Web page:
3 Ways to Discourage Bullying at School

We all want happy kids at school! It’s a big part of your child’s day, so it’s reassuring to know that they love school. But when there are forces out of their control, it can make school a place they don’t want to be. So here are a few things I do to help talk to my kids about school and bullying.

3 Ways to Discourage Bullying at School

3 Ways to Discourage Bullying at School

I’ve partnered up with Secret and their Mean Stinks campaign, and I couldn’t be happier to share how to help our kids keep the mean out of schools, cuz it bullying stinks!

1. Family Meetings 

On our way home from school we walk and talk about how their day went. They usually tell me about something that happened, how lunch went, or what project they’re working on. It’s a good time to see if there’s anything pressing or fresh on their minds from their day.

About once a week Jordan and I try to sit them down after dinner on the couch and have a little “check in” time. We dive a little deeper into their school day, picking up on clues they might give. We ask about their friends, what they like, don’t like, who they play with at recess, what they do at recess. You’ll be surprised what you’ll hear and how much they’ll share if you take the time to listen. I love it.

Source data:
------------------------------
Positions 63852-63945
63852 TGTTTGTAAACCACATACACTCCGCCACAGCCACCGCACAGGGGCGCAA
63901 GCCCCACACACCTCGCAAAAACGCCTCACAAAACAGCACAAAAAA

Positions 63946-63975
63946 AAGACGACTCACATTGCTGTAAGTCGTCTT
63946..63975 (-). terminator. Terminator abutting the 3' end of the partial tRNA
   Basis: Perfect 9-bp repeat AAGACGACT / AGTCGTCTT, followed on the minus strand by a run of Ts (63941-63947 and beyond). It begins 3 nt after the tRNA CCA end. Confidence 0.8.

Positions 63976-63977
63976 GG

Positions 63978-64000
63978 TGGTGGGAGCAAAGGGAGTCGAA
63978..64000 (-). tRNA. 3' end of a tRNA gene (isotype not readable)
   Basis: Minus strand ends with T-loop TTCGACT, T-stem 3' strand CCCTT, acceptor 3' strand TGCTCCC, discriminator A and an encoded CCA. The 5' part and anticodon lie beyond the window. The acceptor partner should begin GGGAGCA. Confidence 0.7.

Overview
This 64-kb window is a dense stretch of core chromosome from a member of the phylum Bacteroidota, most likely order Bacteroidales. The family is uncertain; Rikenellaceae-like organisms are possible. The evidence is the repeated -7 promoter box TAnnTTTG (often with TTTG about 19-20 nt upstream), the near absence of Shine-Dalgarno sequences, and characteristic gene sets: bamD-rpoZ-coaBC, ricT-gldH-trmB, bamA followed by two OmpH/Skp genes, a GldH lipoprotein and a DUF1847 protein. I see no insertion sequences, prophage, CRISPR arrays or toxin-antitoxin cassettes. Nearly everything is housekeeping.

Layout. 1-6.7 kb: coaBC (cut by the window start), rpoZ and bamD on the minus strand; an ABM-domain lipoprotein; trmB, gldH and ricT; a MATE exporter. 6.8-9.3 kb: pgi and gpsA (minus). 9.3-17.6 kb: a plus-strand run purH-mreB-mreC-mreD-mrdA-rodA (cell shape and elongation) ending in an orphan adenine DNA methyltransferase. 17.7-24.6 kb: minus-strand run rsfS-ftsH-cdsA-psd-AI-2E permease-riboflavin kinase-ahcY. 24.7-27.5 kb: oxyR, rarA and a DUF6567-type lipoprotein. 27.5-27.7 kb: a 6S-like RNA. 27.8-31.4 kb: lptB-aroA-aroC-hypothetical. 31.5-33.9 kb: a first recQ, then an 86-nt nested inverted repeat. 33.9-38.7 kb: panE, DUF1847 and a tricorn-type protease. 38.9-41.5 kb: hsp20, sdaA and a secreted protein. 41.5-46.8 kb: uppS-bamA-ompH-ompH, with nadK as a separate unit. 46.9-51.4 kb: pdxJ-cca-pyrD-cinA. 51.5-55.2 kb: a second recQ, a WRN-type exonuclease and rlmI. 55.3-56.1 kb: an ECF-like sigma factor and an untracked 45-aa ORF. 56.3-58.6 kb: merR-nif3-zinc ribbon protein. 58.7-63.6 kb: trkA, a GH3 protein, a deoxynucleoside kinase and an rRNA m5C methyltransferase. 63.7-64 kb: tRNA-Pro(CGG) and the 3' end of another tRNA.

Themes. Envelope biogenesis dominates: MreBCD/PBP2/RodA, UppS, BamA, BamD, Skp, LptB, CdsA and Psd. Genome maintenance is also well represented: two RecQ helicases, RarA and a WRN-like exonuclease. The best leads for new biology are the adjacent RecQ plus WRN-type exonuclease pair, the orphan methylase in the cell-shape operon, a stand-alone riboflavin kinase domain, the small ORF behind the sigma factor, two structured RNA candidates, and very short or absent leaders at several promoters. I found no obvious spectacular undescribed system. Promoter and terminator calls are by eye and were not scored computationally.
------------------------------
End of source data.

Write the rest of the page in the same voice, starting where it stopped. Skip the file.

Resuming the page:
2. Be involved

Invite their friends over for a play date. Or you could meet the child’s family at the park and get to know the parents too, learning a little more about who your child chooses to play with. This is a great way to observe how your child reacts around other kids as well. Watch their behavior to see if your child isn’t the one being mean. And if they are, talk to them about it and how someone might feel from their behavior. We’ve got to do something about it if we see it.

Another great way to see how it all goes down at school is to volunteer in the classroom. Ask the teacher if you can come in to help, I’m sure they’d LOVE it, and be a fly on the wall. Sit in the corner cutting or folding or something where you can observe how your child interacts with other children in the class.

3. Lead by example

It starts from the top! My kids see me with my friends and even when I’m just talking with Jordan. I know there have been times when I have said something about someone and it probably wasn’t nice. I really need to watch what I do and say all the time, making sure to be an example to my kids.

*This post brought to you by Secret Mean Stinks. Gang Up for Good here.

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